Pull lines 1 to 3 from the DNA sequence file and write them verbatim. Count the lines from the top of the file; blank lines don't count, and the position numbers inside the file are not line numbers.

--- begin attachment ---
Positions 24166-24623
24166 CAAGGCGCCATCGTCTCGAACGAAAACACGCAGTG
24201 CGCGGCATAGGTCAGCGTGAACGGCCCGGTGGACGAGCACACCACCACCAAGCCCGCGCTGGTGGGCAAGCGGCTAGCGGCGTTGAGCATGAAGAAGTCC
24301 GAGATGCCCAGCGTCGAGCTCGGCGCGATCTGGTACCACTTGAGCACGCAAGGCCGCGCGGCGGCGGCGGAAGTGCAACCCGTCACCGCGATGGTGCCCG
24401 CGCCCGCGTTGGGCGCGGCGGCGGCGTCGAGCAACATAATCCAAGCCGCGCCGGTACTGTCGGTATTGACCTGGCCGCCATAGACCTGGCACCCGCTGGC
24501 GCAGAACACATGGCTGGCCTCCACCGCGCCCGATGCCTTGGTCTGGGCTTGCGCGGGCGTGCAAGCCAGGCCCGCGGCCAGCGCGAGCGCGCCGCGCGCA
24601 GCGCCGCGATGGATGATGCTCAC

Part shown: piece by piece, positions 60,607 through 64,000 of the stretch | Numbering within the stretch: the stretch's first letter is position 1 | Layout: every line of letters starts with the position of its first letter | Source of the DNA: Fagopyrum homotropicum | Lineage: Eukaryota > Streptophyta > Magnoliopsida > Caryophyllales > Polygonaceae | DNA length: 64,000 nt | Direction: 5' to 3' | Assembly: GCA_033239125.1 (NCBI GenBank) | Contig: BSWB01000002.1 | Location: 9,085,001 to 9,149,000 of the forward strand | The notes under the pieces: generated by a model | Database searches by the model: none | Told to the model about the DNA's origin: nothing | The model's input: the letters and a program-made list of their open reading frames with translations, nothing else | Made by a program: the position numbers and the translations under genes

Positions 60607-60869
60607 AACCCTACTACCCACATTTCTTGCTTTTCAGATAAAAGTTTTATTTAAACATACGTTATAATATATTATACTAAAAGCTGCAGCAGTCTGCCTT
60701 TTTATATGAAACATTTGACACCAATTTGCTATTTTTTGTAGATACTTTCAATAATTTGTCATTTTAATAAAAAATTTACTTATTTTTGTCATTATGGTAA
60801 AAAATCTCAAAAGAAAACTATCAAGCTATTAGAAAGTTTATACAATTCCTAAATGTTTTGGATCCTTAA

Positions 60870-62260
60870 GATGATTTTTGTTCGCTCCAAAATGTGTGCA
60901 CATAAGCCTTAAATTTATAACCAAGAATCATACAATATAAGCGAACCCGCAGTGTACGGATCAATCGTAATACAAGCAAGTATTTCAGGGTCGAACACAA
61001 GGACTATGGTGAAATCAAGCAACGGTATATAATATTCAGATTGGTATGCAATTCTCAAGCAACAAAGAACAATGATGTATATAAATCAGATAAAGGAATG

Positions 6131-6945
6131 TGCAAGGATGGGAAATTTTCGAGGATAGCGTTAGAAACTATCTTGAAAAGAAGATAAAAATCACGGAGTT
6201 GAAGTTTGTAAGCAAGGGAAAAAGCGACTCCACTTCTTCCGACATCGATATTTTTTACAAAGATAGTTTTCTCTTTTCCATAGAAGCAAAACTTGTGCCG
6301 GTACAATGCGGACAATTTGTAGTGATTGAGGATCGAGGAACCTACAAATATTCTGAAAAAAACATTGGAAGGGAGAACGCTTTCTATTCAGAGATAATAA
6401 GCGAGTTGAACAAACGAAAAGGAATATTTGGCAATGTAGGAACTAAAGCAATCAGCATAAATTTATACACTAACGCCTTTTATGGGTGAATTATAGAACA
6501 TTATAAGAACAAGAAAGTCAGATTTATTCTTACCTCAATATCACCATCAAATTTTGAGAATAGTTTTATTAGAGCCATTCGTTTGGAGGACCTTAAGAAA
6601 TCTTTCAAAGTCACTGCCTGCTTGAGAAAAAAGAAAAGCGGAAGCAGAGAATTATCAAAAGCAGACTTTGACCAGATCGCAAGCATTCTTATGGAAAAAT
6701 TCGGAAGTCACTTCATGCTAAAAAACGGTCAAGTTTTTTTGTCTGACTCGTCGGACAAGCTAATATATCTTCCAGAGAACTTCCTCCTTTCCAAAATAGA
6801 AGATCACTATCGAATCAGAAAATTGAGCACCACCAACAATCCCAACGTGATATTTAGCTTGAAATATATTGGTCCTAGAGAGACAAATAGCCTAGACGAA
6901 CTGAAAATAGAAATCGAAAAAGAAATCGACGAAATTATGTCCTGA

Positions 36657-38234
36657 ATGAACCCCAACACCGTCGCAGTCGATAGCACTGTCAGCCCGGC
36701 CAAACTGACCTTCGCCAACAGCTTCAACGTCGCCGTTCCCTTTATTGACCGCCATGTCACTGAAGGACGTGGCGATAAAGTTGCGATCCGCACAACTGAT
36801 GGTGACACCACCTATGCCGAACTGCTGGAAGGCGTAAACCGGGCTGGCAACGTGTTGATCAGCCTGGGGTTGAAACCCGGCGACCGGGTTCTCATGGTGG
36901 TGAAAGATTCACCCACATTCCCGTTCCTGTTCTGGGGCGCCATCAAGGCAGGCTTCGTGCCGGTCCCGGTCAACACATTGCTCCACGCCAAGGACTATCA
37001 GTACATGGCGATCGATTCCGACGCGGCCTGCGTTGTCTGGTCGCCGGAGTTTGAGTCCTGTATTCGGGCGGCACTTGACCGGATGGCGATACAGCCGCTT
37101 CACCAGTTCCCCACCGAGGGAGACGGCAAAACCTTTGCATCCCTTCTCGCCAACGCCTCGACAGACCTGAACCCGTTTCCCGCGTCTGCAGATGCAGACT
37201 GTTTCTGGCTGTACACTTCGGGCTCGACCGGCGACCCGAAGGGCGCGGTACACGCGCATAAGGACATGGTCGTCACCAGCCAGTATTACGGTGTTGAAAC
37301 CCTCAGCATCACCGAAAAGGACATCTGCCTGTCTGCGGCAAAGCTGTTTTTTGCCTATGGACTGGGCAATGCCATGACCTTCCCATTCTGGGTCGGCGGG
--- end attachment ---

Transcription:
Positions 24166-24623
24166 CAAGGCGCCATCGTCTCGAACGAAAACACGCAGTG
24201 CGCGGCATAGGTCAGCGTGAACGGCCCGGTGGACGAGCACACCACCACCAAGCCCGCGCTGGTGGGCAAGCGGCTAGCGGCGTTGAGCATGAAGAAGTCC